Insider Trading

in LeoFinance11 days ago

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What is "insider trading"?

This is a term I've used in 26 unique blog posts since 2018, mostly to describe shady activity in the legacy economy and the actions of the FED, but once to describe how I think things will play out in the future of crypto.

Insider Trading to Become Acceptable Business Model?

In this post back in September I talk about what how we think about insider trading from a common-sense perspective, and how it will become commonplace within crypto. Essentially if someone is getting an unfair advantage within an industry, and then they choose to place a bet on that advantage within the market, we think of that as insider trading... but is it? Or is that just alpha and completely fair game within the PvP day-trading world?

In order to establish a verdict one way or another, we have to define what insider trading is to begin with. Once we understand that it is largely a legal term and has nothing to do with common-sense, things can become convoluted and confusing, as the law always is. Of course I am not a lawyer, so perhaps none of what I'm saying is actually true. Perhaps there are actual lawyers on Hive that will make an appearance in the comment section. I'll be the first to admit that some of my articles have comments threaded within them that are far more valuable than my original post.

The most obvious place to check first is Google:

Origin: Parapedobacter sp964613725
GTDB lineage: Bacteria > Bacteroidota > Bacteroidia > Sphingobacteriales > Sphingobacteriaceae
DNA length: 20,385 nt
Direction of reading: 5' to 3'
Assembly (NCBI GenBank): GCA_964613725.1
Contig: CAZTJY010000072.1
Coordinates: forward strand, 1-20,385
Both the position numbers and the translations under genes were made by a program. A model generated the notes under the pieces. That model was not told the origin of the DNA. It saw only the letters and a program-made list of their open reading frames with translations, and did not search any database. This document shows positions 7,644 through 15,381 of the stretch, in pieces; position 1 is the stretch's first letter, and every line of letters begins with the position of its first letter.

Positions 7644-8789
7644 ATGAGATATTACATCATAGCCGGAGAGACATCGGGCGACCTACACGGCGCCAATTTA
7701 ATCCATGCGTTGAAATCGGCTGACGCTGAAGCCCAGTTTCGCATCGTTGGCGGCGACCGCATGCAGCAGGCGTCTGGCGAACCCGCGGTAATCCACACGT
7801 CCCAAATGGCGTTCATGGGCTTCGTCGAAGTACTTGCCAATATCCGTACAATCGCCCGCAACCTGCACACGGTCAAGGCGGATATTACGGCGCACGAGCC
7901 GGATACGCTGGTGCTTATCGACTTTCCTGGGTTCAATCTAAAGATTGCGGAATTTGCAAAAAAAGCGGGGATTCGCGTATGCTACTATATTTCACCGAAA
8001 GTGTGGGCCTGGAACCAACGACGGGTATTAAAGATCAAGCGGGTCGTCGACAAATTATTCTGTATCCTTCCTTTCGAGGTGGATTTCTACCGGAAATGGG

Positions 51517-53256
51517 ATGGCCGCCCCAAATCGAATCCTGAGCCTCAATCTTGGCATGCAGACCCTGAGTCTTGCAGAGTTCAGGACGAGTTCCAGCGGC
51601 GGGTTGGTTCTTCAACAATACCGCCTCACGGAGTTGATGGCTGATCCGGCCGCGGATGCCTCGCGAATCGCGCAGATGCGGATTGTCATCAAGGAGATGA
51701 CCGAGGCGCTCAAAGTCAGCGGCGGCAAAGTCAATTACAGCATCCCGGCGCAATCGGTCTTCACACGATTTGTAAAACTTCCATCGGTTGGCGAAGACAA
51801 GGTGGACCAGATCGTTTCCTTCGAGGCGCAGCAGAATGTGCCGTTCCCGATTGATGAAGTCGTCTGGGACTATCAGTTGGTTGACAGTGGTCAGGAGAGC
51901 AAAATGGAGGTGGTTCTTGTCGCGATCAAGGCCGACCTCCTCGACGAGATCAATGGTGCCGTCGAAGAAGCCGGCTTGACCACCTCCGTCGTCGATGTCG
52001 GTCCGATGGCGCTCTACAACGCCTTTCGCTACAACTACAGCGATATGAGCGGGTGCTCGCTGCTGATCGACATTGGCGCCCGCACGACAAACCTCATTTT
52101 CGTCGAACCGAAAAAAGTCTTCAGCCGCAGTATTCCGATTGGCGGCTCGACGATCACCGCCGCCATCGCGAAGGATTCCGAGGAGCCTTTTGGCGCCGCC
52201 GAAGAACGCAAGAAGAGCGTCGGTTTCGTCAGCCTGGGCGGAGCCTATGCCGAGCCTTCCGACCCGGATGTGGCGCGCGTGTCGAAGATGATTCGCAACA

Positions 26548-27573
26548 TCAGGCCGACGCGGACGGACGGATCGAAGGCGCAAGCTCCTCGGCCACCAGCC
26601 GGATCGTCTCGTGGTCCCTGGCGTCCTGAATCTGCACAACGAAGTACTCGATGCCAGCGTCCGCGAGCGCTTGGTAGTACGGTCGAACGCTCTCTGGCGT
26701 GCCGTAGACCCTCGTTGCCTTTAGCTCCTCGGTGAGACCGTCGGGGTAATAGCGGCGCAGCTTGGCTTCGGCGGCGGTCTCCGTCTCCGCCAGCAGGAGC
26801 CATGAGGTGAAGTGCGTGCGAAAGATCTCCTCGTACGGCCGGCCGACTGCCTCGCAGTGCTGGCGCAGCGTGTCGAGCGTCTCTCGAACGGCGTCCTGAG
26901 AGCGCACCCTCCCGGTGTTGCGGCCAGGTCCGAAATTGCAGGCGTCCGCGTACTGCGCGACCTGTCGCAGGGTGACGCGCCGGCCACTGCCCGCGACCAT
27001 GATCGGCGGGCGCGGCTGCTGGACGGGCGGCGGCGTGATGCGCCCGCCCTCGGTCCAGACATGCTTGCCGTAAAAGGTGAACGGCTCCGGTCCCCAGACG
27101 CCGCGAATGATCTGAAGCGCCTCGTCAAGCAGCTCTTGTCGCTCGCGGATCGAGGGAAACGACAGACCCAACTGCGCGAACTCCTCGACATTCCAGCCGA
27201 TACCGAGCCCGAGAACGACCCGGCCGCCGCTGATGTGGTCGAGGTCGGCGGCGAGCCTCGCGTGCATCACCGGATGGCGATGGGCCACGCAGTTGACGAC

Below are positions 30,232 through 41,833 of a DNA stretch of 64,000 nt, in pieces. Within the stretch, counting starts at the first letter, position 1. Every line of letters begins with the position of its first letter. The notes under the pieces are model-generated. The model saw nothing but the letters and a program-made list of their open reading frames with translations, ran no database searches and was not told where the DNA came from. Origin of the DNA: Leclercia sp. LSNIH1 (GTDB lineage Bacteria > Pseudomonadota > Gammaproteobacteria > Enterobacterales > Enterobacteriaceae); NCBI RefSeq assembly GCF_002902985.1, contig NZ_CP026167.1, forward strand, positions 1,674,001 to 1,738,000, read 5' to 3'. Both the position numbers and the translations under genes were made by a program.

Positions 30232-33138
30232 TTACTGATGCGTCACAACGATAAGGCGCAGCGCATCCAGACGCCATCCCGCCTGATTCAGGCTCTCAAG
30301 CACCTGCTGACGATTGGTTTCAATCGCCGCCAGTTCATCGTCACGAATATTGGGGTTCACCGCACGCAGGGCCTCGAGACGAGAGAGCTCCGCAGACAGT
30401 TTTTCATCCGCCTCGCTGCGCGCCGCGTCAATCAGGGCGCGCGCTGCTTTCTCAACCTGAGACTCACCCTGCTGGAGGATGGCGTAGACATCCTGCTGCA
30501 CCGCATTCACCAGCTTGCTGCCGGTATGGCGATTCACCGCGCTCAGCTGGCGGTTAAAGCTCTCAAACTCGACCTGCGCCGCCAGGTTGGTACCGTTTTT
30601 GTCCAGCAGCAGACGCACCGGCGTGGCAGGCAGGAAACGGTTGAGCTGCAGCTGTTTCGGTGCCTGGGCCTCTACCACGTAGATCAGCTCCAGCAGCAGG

Illegal insider trading refers generally to buying or selling a security, in breach of a fiduciary duty or other relationship of trust and confidence, on the basis of material, nonpublic information about the security.

And an even better one from a government website:

Illegal insider trading refers generally to buying or selling a security, in breach of a fiduciary duty or other relationship of trust and confidence, on the basis of material, nonpublic information about the security. Insider trading violations may also include "tipping" such information, securities trading by the person "tipped," and securities trading by those who misappropriate such information.

Are we seeing a pattern here?

  • All cases of insider trading involve a security.
  • All securities have four unique features:
    1. An investment of money.
    2. In a common enterprise.
    3. With the expectation of profit.
    4. To be derived by others.

Wow I recited that from memory: sad.

I've done way too much research on regulations and securities.
Why should we care what the government thinks?
Oh right because they'll threaten us with death if we resist.
Details.

WTF is a "Common Enterprise" anyway?

My post on the Howey Test can answer this easily.

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No, not the Starship Enterprise... common enterprise.

Here's what Google says:

Common enterprise, in relation to an investment contract, is a way for common objectives to be followed by two or more firms. It is when the profits (or fortunes) of the investor are combined with and depend on the success of third parties that are hired or those offering or selling the investment.